For the Prospective Lobbyist

This is a short reflection on a side project I undertook during the early days of COVID-19. In late 2020 I set out to raise awareness and encourage reform of a COVID-era travel policy of the Australian Government. In this post, I set out a number of take-aways from that experience which might be relevant to other individuals trying to facilitate policy or legal reform in their own backyard.

Background

(The COVID years were a tricky time for Governments across the globe. Hard decisions needed to be made which were inevitably unpopular and criticised as either too draconian, too expensive, laisse faire, ill-targeted, or all of the above. Whilst I have my own views on certain of these policies, this is not a political piece. I set out the policy background for context only.)

In an effort to manage the capacity of the COVID-19 hotel quarantine programs, in early July 2020 the Australian Government capped the number of people who could fly into the country. The cap was a significant reduction in the number of people, mostly Australian citizens, wanting to fly home during this period.

The practical effect of the passenger caps was that airlines prioritised first and business class passengers. Most people flying home had to pay the mandatory fees for hotel quarantine upon arrival, usually in the order of AUD $3,000 each. The costs multiplied for couples and families, and were prohibitive to most. In short, during this period, only the wealthiest Australians were able to return home.

I was amongst those who was unable to return home (albeit in the relatively plush streets of London, and only for a matter of months – so please, no tears for me.)

What did I do?

I quickly realised that I was not alone. With no job and (literally) nowhere to go, I built a website (passengercaps.info) to raise awareness of the policy and its effect on Australians around stranded the world. It included resources, details of the policy history, media reports and links to relevant groups, politicians and journalists.

What did I learn?

I set out below a few take-aways from my experience. These observations may be trite to someone working in PR, web development or the not-for-profit sector. But real-world, hands-on work was novel for this lawyer and I hope my reflections might be useful to someone in a similar position.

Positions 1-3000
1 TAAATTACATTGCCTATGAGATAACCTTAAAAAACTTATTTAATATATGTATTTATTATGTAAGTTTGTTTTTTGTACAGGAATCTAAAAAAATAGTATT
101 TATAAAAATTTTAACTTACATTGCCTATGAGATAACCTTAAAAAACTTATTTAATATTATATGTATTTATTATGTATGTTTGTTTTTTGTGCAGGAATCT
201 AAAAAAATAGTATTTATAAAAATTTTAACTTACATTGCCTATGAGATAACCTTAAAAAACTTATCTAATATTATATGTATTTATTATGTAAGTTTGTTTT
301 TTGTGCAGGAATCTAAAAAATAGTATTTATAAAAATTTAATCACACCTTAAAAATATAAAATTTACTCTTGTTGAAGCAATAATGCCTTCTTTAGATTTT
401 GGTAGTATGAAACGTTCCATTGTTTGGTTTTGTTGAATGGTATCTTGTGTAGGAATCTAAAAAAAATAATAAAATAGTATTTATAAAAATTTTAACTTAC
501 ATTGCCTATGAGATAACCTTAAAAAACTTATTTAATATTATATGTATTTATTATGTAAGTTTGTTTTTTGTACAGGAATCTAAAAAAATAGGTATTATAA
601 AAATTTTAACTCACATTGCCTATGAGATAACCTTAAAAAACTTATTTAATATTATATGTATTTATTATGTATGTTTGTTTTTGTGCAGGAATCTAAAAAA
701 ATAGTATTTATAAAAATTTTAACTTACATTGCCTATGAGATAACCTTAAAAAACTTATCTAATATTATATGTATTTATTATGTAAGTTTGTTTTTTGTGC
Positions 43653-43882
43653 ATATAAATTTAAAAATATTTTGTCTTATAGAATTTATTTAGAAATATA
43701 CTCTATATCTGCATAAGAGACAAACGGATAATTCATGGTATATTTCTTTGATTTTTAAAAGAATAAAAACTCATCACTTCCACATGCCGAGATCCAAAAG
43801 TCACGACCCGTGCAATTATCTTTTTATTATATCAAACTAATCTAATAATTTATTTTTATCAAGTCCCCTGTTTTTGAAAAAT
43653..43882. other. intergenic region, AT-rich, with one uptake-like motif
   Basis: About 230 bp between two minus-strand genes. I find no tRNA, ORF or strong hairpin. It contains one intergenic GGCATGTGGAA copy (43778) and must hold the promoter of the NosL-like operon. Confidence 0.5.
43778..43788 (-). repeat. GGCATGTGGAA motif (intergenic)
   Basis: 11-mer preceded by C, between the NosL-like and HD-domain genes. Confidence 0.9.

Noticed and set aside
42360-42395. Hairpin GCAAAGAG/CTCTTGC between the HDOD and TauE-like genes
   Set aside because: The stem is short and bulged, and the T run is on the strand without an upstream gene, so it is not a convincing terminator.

1) If not you – who?

In my case, the policy I wanted reformed was brand new. The changes had been brought in almost overnight in response to rapidly unravelling covid crises. There was no established industry. No lobbyists. No organisations already devoted to the issue who we could reach out to.

There was just a few thousand teaches, engineers, nurses, bar staff, parents and students – ordinary people – who had found themselves stranded across the globe overnight.

And then there was me. I had spent a few days researching the issue. I had some basic understanding of how the puzzle fit together, and thanks to my perpetually rescheduled flight home, I had some spare time.

So why not me?

2) Teamwork!

I am trained in law, fancy myself as decent written communicator and understood some of mechanisms of government. This is useful when writing copy and deciding which politician to address my angry email to. But I am not a graphic designer or website developer. I am a very reluctant self-promoter and have never touched PR.

After a couple of weeks trudging along myself, I was approached by Pieter den Heten. He was a web developer and UX designer. He was also stranded.

We ended up coordinating our websites. He had a brilliant google-maps interface which permitted users to plot individual locations and tell personalised stories. We included links to each other’s sites and adopted similar website themes. The quality and volume of the content was substantially increased as a result of that coordination.

My advice? Find passionate people with different skills to you, and get them on board.

3) It is hard work, and often thankless

It is useful to start these endeavours with a realistic understanding of how challenging it can be. It allows you to temper your expectations and pace yourself.

A website needs to differentiate itself from the competition in order to add value and attract traffic. However, to add that value takes time and a lot of work: scouring the news each day; tracking the day to day policy changes; updating the news articles; adding new sections to the site; rewriting the copy; spreading the word on social media; responding to private messages.

You can run on adrenalin for a while, but your input is likely to taper off in the medium term. Set your goals accordingly.

Further, as much as your ideas might make sense to you, they will inevitably not have as much traction with the general public for whom the policy does not directly impact. People have their own worries. Coalitions take time to build. Elections are infrequent. Expect roadblocks and issue fatigue.

That is not say it shouldn’t be done. It only takes one person saying that you helped them feel noticed and less alone for it to all feel worthwhile.

(Cover image ‘Australia’ source: Pexels)

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